Phonetic Similarity Matching of Non-Literal Transcripts in Automatic Speech Recognition

PhD Student 
Research Area

 

 

 Large vocabulary continuous speech recognition (LVCSR) systems require large amounts of labelled audio data for training. While such literal transcriptions of audio recordings, i.e., highly accurate textual reproductions of the utterances are expensive and therefore only available in limited amounts, non-literal field data from commercial automatic dictation systems can be collected on large scale but with quality limitations. Automatic draft transcriptions from the dictation system contain misrecognitions and the manual corrections of the draft transcriptions produced by professional transcriptionists have been reformulated to comply with stylistic guidelines. In this work, phonetic similarity matching is utilised to bridge this gap between literal and non-literal text resources such that large amounts of non-literal transcripts can be employed for the improvement of LVCSR systems. For the first time, a detailed analysis of the deviations between manual reference transcripts, automatically recognised transcripts, and final corrected documents of a medical transcription environment on orthographic and phonetic level is given. Based on these insights, a novel method for the alignment of recognised transcripts and final corrected documents on multiple levels of segmentation was developed. The alignment is calculated based on the similarity of two phone strings determined with a stochastic string edit distance function trained on task-specific data. The proposed methods are applied for solving two exemplary application-driven problems. First, quasi-literal transcripts of medical dictations are reconstructed out of the non-literal automatically recognised and the final, corrected medical reports. Semantic and phonetic similarity measurements are defined for classifying aligned text chunks as either recognition errors or reformulations introduced by the medical transcriptionist. Language model retraining with a corpus of 50 million reconstructed words resulted in a relative word error rate reduction of 7.8% for a commercial medical transcription system. Second, speaker-specific pronunciation models for non-native speakers are generated from small amounts of available adaptation data. Phonetic similarity matching is utilised for measuring lexical confusability and the accuracy gain of a proposed pronunciation variant such that both effects are balanced for a given lexicon. Recognition tests with speaker-specifically adapted lexica resulted in an average relative word error rate reduction of 1% per speaker for the same commercial medical dictation system.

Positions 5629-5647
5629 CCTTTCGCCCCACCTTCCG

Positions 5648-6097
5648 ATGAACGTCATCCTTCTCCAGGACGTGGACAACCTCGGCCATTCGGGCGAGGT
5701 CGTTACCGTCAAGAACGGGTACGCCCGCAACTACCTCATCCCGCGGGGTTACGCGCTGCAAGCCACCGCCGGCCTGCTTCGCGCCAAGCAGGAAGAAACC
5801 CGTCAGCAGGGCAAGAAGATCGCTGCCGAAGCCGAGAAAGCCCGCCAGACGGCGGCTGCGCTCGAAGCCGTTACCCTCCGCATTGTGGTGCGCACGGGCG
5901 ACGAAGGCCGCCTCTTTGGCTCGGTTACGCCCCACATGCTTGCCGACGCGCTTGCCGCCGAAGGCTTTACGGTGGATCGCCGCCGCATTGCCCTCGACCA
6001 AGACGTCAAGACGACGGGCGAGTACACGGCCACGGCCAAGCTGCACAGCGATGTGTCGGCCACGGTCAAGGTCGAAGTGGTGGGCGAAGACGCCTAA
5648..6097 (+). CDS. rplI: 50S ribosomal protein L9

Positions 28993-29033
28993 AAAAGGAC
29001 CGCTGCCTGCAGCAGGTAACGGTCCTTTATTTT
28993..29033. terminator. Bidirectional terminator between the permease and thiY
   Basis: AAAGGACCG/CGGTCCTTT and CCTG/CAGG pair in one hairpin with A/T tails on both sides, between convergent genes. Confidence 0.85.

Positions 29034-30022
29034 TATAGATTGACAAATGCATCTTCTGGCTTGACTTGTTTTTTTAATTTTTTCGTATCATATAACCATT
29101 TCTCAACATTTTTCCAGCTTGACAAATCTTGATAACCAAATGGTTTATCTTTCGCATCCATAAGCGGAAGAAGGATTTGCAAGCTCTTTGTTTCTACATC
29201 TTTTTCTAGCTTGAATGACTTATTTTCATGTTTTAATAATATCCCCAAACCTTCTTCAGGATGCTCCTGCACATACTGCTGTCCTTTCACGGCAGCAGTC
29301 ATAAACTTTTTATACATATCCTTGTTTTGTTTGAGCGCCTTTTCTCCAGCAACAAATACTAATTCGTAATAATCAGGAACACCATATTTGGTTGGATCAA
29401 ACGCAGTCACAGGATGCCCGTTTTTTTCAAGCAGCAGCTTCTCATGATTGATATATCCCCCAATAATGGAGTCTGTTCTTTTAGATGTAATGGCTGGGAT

This thesis is supervised by Gernot Kubin.